daily biblical sermons


Christ is the true bread that comes down from heaven and gives life to the world, to all that believe in him
Fr. Steven Scherrer, MM, Th.D.
Homily of Sunday, the 18th Sunday of the Year, August 01, 2021
Exodus 16:2-4, 12-15, Psalm 77, Ephesians 4:17, 20-24, John 6:24-35


Biblical quotations are taken from the Revised Standard Version unless otherwise noted

 

 

 

“When they [the crowd] found him [Jesus] on the other side of the sea, they said to him, ‘Rabbi, when did you come here?’ Jesus answered them, ‘Truly, truly, I say to you, you seek me, not because you saw signs, but because you ate your fill of the loaves. Do not labor for the food which perishes, but for the food which endures to eternal life, which the Son of man will give to you; for on him has the Father set his seal.’ Then they said to him, ‘What must we do, to be doing the works of God?’ Jesus answered them, ‘This is the work of God, that you believe in him whom he has sent.’ So they said to him, ‘Then what sign do you do, that we may see, and believe you? What work do you perform? Our fathers ate the manna in the wilderness; as it is written, “He gave them bread from heaven to eat.”’ Jesus then said to them, ‘Truly, truly, I say to you, it was not Moses who gave you the bread from heaven; my Father gives you the true bread from heaven. For the bread of God is that which comes down from heaven, and gives life to the world.’ They said to him, ‘Lord, give us this bread always.’ Jesus said to them, ‘I am the bread of life; he who comes to me shall not hunger, and he who believes in me shall never thirst’” (John 6:25-35).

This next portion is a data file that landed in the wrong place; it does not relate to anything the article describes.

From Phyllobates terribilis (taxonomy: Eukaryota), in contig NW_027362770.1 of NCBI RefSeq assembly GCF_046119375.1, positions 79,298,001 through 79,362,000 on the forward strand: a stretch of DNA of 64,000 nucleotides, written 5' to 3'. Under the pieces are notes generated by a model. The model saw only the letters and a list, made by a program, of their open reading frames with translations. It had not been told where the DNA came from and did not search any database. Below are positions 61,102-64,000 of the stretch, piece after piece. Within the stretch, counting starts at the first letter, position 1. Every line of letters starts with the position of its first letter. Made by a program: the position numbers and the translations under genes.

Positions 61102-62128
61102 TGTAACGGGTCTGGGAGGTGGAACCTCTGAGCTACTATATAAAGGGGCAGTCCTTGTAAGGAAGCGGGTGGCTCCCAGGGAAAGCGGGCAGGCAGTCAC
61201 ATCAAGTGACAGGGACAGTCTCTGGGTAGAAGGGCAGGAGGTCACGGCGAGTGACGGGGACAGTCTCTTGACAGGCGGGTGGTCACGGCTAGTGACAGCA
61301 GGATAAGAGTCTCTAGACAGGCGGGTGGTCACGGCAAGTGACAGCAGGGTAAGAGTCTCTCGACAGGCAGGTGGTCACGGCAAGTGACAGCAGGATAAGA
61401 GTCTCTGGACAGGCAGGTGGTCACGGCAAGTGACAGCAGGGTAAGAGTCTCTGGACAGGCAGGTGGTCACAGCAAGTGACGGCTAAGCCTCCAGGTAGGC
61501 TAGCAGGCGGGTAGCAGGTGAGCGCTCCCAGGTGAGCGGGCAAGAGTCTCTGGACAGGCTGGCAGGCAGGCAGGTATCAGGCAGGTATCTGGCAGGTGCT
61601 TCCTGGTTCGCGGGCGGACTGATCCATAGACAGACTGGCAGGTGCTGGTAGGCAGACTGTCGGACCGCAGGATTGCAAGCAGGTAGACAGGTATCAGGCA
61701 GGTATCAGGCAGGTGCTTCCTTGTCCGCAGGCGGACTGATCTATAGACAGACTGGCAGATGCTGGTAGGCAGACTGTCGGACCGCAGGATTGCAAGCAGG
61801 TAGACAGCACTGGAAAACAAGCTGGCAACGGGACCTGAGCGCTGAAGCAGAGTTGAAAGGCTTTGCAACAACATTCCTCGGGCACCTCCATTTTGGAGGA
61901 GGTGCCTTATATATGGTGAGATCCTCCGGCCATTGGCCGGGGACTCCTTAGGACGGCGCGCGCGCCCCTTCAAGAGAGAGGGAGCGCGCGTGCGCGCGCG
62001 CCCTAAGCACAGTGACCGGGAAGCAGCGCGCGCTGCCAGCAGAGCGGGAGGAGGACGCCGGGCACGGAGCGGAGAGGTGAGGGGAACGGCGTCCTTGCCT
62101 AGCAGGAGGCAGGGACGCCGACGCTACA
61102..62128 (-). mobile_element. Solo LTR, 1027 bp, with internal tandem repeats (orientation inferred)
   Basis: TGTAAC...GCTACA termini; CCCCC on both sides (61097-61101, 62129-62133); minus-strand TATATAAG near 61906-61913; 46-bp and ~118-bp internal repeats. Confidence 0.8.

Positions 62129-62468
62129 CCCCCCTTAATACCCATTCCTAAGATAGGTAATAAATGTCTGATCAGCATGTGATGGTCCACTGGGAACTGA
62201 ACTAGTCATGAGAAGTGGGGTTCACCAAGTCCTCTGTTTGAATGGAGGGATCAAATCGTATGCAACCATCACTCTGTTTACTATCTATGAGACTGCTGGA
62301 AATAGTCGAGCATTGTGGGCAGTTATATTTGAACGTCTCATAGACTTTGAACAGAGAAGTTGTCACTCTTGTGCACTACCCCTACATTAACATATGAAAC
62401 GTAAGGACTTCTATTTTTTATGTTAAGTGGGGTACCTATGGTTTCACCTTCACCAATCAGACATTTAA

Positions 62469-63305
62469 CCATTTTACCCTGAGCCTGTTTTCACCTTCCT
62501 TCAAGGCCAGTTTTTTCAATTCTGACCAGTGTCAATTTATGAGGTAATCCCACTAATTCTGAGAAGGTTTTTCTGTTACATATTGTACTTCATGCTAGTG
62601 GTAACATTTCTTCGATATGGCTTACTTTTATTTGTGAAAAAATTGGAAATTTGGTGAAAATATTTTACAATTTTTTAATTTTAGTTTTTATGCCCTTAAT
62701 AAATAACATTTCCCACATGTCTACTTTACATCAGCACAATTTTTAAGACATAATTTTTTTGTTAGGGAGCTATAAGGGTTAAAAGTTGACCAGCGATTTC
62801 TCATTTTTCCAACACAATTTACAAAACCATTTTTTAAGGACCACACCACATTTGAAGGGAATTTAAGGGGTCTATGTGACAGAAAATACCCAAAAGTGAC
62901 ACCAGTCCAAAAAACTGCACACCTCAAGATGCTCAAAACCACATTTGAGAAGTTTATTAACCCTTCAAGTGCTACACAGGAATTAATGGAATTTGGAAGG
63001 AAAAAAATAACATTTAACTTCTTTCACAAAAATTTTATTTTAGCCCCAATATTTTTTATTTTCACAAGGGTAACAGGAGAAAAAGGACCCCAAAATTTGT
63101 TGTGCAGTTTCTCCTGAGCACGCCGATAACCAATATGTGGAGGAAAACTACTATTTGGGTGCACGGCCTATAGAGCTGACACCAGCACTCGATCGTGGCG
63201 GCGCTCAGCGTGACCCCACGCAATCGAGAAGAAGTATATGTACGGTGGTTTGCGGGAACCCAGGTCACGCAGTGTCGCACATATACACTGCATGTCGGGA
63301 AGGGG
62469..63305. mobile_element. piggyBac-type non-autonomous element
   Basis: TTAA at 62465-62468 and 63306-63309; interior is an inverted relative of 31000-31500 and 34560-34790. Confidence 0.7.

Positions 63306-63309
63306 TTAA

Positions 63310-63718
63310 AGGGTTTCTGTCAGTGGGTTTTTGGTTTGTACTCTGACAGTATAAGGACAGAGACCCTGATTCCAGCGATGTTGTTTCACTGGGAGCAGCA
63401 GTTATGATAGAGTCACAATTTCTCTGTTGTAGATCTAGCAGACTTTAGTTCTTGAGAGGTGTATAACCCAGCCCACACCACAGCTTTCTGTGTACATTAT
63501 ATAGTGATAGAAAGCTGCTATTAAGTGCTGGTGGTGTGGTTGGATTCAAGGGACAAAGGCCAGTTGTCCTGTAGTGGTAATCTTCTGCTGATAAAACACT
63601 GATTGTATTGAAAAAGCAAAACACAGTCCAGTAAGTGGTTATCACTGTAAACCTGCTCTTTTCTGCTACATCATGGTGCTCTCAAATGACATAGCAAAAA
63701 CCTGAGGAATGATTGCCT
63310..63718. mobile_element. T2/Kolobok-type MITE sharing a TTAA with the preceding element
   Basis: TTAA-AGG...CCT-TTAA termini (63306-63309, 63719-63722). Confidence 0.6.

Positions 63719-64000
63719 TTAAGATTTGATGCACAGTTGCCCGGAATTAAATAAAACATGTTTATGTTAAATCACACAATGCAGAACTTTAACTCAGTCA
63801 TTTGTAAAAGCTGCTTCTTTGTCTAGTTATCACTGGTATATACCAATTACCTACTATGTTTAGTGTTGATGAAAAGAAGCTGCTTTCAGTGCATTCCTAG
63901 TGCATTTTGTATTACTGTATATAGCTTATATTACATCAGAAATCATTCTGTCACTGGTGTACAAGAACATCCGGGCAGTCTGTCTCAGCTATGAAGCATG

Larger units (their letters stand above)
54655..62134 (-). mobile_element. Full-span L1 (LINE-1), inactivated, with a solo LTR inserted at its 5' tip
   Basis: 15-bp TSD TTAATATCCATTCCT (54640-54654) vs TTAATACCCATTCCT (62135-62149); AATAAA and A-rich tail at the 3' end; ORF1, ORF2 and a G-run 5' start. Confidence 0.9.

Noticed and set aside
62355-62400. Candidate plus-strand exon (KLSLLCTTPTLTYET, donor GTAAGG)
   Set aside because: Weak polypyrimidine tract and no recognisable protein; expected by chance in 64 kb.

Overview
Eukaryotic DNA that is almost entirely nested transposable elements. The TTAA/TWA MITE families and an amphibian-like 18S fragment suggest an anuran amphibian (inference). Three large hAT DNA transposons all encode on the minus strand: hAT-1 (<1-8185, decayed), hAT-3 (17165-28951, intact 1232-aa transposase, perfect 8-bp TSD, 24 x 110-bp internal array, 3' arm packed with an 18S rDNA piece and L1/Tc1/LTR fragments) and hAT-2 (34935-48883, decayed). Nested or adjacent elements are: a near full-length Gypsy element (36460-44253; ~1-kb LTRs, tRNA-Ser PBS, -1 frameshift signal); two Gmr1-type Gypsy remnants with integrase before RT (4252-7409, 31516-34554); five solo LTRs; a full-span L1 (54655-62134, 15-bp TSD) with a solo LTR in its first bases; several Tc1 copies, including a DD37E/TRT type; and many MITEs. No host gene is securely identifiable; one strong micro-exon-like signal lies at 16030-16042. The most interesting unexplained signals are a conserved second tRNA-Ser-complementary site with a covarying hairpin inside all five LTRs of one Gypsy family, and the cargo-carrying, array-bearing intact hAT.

Jesus has just multiplied five loaves of bread and two fish with which he has fed five thousand men, not counting the women and children. The next day he meets up again with this same crowd in Capernaum, and he criticizes them because he knows their motives for seeking him.

 

 

First of all, they wanted to make him king, because they figured that he could miraculously feed a huge army and so – also doing other miracles – could conquer their great enemy, the Roman Empire. This is hardly a spiritual reason for seeking him. And now he tells them, “You seek me, not because you saw signs, but because you ate your fill of the loaves” (John 6:26). In other words, they are not coming to him for spiritual reasons, because they saw the sign of the multiplication of the loaves and now believe that he comes from God and has divine teaching to impart to them. Rather they are simply interested in another free meal.